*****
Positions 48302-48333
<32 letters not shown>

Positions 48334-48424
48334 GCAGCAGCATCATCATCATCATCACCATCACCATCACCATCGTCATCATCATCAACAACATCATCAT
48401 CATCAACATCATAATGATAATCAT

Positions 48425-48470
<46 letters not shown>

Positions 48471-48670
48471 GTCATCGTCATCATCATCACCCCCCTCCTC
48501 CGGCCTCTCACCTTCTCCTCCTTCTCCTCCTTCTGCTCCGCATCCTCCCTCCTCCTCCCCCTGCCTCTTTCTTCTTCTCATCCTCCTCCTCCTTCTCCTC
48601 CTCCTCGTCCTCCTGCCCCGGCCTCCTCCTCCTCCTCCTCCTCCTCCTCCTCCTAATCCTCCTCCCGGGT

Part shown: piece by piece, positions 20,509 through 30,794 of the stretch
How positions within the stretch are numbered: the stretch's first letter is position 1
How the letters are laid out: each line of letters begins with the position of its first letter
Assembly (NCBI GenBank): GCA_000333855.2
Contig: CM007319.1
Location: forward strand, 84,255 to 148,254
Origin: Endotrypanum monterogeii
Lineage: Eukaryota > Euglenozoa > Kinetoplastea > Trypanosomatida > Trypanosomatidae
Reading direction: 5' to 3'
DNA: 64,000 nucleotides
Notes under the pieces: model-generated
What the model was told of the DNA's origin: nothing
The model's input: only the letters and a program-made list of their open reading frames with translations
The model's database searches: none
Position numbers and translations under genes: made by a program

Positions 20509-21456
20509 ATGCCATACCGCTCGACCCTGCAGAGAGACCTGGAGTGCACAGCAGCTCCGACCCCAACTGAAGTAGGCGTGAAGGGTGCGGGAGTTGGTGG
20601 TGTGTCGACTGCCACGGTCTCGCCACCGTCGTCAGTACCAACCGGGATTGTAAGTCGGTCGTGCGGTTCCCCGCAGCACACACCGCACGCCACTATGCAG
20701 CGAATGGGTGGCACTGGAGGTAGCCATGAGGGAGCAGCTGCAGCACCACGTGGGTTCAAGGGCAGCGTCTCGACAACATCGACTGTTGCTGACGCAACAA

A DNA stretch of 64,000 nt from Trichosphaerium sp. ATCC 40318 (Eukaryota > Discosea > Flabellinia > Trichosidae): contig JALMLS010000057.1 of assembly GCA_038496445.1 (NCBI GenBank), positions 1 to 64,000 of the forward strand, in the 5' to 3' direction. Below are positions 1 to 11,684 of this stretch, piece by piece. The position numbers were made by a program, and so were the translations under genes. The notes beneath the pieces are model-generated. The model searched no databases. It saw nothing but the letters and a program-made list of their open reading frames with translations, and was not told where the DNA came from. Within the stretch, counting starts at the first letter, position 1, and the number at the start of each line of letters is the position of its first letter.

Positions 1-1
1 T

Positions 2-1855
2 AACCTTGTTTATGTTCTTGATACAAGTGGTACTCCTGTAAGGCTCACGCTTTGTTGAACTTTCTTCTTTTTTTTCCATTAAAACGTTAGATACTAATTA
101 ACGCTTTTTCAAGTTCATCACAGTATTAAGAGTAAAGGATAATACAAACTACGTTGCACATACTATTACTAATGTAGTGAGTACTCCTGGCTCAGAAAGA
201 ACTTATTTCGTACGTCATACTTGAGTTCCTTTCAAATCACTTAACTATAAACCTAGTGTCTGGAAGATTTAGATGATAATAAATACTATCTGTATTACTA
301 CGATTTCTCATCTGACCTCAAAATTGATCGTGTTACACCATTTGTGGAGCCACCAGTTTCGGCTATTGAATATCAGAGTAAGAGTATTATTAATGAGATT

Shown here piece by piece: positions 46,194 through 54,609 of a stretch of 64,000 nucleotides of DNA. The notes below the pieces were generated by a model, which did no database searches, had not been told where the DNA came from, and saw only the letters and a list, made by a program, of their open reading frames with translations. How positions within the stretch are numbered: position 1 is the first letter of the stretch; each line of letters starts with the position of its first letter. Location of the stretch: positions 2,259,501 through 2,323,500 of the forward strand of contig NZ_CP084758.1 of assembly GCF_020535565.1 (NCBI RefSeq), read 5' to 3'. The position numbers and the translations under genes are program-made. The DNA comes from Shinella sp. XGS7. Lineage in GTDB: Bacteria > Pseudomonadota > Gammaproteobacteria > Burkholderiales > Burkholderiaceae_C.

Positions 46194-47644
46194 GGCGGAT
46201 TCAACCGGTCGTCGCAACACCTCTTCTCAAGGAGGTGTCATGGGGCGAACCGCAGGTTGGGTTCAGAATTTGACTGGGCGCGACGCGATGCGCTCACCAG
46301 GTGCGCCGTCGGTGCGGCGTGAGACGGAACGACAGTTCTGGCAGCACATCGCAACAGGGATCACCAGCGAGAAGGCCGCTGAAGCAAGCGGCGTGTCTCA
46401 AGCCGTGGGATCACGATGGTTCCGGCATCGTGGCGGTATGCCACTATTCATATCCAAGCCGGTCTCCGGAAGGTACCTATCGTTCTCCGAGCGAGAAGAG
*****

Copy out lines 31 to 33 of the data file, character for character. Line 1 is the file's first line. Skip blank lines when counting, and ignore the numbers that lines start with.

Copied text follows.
A DNA stretch of 64,000 nt from Trichosphaerium sp. ATCC 40318 (Eukaryota > Discosea > Flabellinia > Trichosidae): contig JALMLS010000057.1 of assembly GCA_038496445.1 (NCBI GenBank), positions 1 to 64,000 of the forward strand, in the 5' to 3' direction. Below are positions 1 to 11,684 of this stretch, piece by piece. The position numbers were made by a program, and so were the translations under genes. The notes beneath the pieces are model-generated. The model searched no databases. It saw nothing but the letters and a program-made list of their open reading frames with translations, and was not told where the DNA came from. Within the stretch, counting starts at the first letter, position 1, and the number at the start of each line of letters is the position of its first letter.

Positions 1-1
1 T